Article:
Mango (Mangifera indica L.) is grown throughout the tropics and subtropics of the world (Bally, 2006; Prusky et al., 2009) and it belongs to the family Anacardiaceae. It is considered to be the king of fruits due to its wide ecological range, delicious taste, excellent flavor, very high nutritive and medicinal value as well as great religio-historical significance (Lakshmi et al., 2011). The crop is grown in over 87 countries in the world with developing countries account for about 98% of total production while developed countries account for 80% of world import trade. Mango is the most popular and commonly consumed fruit among millions of people in tropical areas including Ethiopia. It is a highly nutritious fruit containing carbohydrates, proteins, fats, minerals and vitamins, in particular vitamin A (beta carotene), vitamin B1, vitamin B2 and vitamin C (ascorbic acid) (Bally, 2006). With estimated production of 26 million tons per annum (FAO, 2010), mango is ranked second only to banana both in quantity and value and fifth in total production among major fruit crops worldwide.
Mango is the leading fruit produced in most parts of eastern, southern and south-western Ethiopia both in area coverage and quantities produced (Yeshitela and Nessel, 2004; Chala et al., 2014). One can find ample garden mango trees in different parts of the country at farmers holdings. As a result the livelihood of most of these farmers is highly supplemented by the sale of mango fruits. According to FAO (2010) the total cultivated area for mango in Ethiopia is 12,000 ha. However, current export share of mongo in Ethiopia is very small mainly due to low productivity (Chala et al., 2014).
Growing and marketing of fresh produce in Ethiopia is limited by post harvest losses both in terms of quantity and quality between harvest and consumption. According to Kader (2009) post-harvest loss of mango fruits in Ethiopia exceeds 26.3%. Mango production and quality among other, are limited by pre and post harvest diseases caused by bacteria, fungi and Nematodes (Chowdhury and Rahim, 2009). Moreover, there is a declining trend in yield and quality of mango in Ethiopia due to tree age and poor agronomic management. The most common diseases limiting mango productivity and quality in Ethiopia are anthracnose, stem end rots, powdery mildew and mango malformation (Chala et al., 2014).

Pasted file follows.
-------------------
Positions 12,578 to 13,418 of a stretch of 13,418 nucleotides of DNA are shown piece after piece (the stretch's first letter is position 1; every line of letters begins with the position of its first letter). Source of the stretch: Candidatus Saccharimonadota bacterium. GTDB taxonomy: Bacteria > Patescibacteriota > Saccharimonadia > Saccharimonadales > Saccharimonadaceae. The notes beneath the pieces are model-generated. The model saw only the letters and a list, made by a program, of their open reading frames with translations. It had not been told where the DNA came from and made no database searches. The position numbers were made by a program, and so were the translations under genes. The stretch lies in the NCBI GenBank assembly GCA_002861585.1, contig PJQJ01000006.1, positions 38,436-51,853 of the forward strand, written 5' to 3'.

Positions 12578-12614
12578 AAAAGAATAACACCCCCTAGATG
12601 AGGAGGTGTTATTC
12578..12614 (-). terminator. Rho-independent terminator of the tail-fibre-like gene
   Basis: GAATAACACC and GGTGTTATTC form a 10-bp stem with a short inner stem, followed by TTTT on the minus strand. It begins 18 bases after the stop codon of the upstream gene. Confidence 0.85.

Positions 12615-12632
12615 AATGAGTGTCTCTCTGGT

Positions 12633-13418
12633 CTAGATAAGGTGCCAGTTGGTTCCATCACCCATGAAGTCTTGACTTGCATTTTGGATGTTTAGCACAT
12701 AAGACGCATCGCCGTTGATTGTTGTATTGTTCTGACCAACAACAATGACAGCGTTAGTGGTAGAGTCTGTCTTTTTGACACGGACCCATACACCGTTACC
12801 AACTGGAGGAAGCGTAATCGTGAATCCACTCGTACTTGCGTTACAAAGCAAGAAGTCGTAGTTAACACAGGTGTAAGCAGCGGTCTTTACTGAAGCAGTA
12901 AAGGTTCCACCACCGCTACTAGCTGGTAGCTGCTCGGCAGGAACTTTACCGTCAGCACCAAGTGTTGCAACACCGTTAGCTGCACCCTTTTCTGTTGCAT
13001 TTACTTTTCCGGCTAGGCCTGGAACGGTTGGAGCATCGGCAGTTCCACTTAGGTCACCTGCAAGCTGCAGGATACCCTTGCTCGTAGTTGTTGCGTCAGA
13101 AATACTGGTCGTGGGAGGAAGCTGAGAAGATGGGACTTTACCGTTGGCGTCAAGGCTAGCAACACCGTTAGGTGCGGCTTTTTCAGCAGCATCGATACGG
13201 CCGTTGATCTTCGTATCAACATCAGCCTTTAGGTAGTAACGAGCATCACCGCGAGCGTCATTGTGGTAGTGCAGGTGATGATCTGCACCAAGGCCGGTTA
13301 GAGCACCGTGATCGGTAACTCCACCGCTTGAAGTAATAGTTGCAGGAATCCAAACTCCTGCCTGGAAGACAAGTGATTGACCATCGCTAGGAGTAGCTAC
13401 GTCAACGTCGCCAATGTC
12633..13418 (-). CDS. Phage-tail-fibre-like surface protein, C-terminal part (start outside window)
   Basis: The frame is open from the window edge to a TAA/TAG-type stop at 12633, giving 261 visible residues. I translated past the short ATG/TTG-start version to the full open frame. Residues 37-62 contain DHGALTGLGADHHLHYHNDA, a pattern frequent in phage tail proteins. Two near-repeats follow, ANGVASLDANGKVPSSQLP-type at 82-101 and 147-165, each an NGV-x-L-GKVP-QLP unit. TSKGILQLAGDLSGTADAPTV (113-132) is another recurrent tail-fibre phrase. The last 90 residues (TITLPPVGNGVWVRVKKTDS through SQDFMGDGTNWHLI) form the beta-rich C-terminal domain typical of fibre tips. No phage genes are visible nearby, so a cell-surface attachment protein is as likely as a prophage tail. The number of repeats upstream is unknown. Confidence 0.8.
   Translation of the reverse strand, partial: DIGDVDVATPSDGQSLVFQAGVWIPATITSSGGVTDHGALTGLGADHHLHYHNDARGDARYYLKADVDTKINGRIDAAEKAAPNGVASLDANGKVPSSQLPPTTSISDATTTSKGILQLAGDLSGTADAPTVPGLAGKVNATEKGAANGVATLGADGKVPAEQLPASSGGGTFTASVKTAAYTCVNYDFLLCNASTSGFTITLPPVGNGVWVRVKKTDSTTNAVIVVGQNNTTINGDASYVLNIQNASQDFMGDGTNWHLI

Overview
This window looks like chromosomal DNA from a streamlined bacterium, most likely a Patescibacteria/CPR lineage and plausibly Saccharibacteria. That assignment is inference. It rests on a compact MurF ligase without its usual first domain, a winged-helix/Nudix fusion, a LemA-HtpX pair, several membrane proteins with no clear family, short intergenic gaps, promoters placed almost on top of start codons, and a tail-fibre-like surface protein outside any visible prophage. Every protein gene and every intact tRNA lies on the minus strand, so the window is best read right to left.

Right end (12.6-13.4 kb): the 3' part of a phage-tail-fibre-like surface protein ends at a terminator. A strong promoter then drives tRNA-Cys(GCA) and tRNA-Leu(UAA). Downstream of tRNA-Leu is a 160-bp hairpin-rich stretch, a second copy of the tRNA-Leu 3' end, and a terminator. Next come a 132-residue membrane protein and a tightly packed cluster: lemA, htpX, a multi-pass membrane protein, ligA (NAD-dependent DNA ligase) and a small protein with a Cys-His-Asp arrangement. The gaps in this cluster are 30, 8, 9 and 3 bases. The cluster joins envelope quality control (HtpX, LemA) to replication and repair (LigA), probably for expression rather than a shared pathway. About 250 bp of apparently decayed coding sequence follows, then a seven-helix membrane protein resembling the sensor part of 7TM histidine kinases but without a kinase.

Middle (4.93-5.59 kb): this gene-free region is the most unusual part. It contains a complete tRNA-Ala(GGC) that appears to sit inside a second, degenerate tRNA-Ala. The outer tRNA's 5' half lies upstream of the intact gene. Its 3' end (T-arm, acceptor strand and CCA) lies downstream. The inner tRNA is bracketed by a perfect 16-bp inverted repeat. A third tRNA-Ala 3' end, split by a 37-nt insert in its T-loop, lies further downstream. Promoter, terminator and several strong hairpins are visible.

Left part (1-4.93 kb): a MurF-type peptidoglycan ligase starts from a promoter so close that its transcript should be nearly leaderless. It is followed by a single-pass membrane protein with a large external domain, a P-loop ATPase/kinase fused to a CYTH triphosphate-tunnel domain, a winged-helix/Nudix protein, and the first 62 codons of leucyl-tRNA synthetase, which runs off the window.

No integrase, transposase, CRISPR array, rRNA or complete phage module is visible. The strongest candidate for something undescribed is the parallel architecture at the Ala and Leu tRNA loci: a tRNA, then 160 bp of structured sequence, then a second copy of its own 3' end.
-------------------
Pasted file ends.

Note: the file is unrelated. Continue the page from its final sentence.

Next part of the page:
Anthracnose caused by C. gloeosporioides is the most serious mango disease worldwide (Smooth and Segall, 1963; Sangeetha and Rawal, 2009). Disease incidence as high as 32% in South Africa (Sanders et al., 2000) and 64.6% in Costa Rica during 1990 (Arauz et al., 1994) was reported. The incidence can reach almost 100% in fruit produced under wet or very humid conditions (Arauz, 2000). Anthracnose causes 30-60% yield losses on mango across different countries of the world (Akem, 2006; Chowdhury and Rahim, 2009). Fruit anthracnose disease has been found associated with mango fruits produced in the humid region of Southwestern Ethiopia. This disease has made mango production non-attractive to farmers and home gardeners in the study area and beyond. Therefore, understanding of the crop-pathogen system and distribution and prevalence of the anthracnose has paramount importance to design appropriate control measures (Akem, 2006; Chowdhury and Rahim, 2009; Chala et al., 2010). Fruit losses after harvest are also expected to be high due to poor transportation, handling practices and extended storage periods (Chala et al., 2014). However, empirical study addressing the distribution and occurrence of mango anthracnose both in the field and in postharvest environment particularly at market in this part of the country is lacking. Therefore, the aims of this study were: To determine the distribution and occurrence of mango anthracnose (C. gloeosporioides) both in the farmers fields and local markets around Jimma areas in southwestern Ethiopia and to assess the knowledge and attitude of framers against mango anthracnose disease and its management.
MATERIALS AND METHODS
Study area: The study was conducted in the potential mango producing districts of Jimma region, south western Ethiopia from April to June, 2013. We selected three districts and one urban area mainly based on their mango production potential and area covered by mango cultivation (Table 1 and Fig. 1).